Holding tanks in a petrochemical terminal facility in Deer Park, Texas caught fire earlier this week. The facility is owned and operated by Texas-based petrochemical transportation and storage company Intercontinental Terminals Company or ITC.
According to multiple reports, the fire began in a single petrochemical holding tank which was storing products used to make gasoline. What began as a single tank fire soon spread, eventually igniting eight tanks all storing different types of petrochemicals. Residents of Deer Park and other local communities could see plumes of black smoke pouring from the ITC facility. Schools were shut down and many local businesses closed their doors during the emergency.
After four days of intense, raging fires, the flames were extinguished thanks to several fire companies, and the Channel Industries Mutual Aid, a non-profit that provides services related to “fire-fighting, rescue, hazardous materials handling and emergency medical [services to the] petrochemical industry in the Greater Houston Metropolitan Area”, according to their website. With the situation under control, the focus has shifted to investigating the cause of the fire and monitoring the potential health effects of the four-day blaze.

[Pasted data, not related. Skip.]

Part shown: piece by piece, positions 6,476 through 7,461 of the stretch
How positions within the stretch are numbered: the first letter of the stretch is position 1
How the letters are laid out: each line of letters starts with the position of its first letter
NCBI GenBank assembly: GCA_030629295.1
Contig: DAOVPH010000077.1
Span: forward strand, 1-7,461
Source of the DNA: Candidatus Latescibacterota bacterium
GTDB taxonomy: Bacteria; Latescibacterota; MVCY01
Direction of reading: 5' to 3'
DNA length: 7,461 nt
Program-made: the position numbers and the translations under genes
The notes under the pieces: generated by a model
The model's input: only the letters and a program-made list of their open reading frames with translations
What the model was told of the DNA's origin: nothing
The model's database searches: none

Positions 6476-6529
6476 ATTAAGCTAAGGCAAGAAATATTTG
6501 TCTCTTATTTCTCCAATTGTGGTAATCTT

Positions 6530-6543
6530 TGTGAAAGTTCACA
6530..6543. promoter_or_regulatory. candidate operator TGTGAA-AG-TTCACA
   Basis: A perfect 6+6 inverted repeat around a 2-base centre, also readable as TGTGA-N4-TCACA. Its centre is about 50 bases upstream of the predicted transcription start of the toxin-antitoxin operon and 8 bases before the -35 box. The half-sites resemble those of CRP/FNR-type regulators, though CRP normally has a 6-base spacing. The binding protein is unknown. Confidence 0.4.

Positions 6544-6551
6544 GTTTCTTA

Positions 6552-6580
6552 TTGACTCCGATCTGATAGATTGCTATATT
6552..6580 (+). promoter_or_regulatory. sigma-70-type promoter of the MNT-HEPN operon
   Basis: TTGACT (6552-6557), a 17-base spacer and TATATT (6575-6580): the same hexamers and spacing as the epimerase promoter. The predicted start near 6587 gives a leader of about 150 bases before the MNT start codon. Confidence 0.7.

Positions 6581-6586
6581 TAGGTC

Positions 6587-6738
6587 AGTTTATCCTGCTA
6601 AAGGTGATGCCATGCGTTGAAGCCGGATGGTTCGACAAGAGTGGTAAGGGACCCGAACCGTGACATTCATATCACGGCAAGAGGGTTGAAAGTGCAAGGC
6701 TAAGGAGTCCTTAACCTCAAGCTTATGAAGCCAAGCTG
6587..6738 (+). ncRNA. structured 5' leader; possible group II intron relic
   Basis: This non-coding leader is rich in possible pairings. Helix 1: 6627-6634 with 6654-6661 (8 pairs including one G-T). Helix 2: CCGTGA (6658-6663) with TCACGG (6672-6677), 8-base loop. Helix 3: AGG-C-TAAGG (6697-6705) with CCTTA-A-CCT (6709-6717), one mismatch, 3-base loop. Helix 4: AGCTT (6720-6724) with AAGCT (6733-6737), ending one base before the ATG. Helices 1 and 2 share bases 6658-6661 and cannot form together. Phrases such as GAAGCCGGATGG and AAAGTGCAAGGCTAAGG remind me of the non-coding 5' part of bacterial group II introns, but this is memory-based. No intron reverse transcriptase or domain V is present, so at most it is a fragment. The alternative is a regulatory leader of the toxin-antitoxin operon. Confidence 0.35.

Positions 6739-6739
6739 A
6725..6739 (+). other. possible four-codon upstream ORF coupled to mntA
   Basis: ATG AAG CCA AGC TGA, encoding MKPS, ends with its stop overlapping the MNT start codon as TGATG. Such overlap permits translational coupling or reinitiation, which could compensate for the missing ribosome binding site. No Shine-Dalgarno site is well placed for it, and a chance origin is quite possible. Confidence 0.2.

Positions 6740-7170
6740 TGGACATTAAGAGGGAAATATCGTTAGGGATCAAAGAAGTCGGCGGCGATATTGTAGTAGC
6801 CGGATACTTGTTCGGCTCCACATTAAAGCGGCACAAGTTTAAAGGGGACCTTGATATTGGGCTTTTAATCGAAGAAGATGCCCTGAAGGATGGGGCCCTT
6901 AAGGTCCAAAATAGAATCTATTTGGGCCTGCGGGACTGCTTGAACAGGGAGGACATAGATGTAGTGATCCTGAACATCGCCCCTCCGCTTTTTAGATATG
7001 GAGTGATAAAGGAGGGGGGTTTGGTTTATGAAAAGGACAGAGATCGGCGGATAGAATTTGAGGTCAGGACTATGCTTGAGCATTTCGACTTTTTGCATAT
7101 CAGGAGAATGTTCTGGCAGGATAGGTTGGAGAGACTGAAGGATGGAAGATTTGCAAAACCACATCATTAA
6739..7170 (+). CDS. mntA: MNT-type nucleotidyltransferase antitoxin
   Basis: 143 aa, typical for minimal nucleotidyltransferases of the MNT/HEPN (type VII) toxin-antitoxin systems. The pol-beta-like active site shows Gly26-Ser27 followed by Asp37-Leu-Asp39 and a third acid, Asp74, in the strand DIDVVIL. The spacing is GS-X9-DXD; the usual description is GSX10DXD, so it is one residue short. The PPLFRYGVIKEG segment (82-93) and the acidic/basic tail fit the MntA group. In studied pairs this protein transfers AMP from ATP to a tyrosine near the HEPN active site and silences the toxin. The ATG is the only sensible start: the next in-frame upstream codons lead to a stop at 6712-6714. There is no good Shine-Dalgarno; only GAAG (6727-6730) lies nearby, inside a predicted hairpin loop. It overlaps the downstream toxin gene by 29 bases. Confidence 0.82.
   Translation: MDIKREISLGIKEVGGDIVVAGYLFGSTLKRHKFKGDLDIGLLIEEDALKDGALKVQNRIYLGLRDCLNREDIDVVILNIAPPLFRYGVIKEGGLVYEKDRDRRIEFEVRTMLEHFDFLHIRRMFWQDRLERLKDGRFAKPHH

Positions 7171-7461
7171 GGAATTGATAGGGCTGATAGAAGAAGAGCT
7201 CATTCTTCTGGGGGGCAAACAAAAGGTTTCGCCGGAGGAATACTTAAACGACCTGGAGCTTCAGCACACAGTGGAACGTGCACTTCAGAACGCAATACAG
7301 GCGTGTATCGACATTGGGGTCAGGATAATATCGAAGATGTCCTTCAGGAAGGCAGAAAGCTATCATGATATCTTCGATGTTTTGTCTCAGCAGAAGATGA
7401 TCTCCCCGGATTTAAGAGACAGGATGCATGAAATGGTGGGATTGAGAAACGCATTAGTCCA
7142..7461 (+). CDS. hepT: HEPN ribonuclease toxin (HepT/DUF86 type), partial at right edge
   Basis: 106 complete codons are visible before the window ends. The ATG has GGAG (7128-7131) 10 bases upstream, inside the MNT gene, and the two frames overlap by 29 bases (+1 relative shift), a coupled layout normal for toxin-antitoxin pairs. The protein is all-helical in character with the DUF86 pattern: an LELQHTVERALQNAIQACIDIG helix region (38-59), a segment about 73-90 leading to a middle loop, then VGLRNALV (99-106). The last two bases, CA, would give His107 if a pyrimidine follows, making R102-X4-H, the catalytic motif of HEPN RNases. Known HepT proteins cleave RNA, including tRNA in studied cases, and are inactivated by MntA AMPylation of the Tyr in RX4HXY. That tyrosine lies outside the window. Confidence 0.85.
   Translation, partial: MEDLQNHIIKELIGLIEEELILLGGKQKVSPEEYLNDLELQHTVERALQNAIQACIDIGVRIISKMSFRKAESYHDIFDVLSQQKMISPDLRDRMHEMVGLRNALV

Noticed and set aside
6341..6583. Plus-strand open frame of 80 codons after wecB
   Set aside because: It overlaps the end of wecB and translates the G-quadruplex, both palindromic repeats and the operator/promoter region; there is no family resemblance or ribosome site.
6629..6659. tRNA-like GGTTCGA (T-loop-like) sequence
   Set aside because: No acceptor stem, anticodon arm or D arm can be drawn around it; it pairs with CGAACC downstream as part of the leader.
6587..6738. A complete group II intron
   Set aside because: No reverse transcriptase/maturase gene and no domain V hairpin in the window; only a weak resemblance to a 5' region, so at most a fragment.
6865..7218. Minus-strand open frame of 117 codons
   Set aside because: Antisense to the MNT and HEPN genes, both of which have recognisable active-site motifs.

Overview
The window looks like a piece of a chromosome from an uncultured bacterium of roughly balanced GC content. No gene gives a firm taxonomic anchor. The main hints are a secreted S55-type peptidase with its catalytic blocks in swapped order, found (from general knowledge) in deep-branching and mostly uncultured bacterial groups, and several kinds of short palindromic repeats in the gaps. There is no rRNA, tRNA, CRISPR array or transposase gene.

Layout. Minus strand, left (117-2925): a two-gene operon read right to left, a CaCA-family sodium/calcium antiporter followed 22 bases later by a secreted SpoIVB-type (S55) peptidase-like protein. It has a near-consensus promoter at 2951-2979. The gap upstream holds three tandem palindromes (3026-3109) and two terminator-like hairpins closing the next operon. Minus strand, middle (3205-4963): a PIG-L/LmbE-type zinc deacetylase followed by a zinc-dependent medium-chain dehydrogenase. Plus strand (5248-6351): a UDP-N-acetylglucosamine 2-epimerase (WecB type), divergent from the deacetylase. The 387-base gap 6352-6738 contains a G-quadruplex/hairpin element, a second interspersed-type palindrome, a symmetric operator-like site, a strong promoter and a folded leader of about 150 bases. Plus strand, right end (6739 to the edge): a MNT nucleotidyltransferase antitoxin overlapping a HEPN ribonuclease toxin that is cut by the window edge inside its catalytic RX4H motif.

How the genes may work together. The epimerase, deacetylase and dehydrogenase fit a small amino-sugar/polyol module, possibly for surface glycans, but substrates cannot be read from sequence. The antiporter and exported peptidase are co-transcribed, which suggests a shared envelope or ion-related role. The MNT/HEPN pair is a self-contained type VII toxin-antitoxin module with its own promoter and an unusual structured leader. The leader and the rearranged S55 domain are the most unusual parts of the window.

The Railroad Commission of Texas is monitoring air quality along with the EPA and ITC. As the tanks were filled with petrochemicals, many of which are potentially fatal if injected or inhaled in their natural state, there is the obvious concern of short and long-term effects of chemical smoke inhalation. A spokesperson for the RCT tried to ease any worry, stating that residents are “not at [an] elevated risk right now”.
Investigations into the cause of the fire have begun as well. Though some believe it was caused simply by a single tank overheating as a result of a failed safety mechanism, a thorough investigation will still happen. Depending on the catalyst, the results of the investigation could have legislative effects in Texas, strengthening the safeguards in place to assure that this is a onetime occurrence. Other states with natural gas, oil and petrochemical industry presence could potentially mimic any new legislation to prevent any similar catastrophic events in their own state.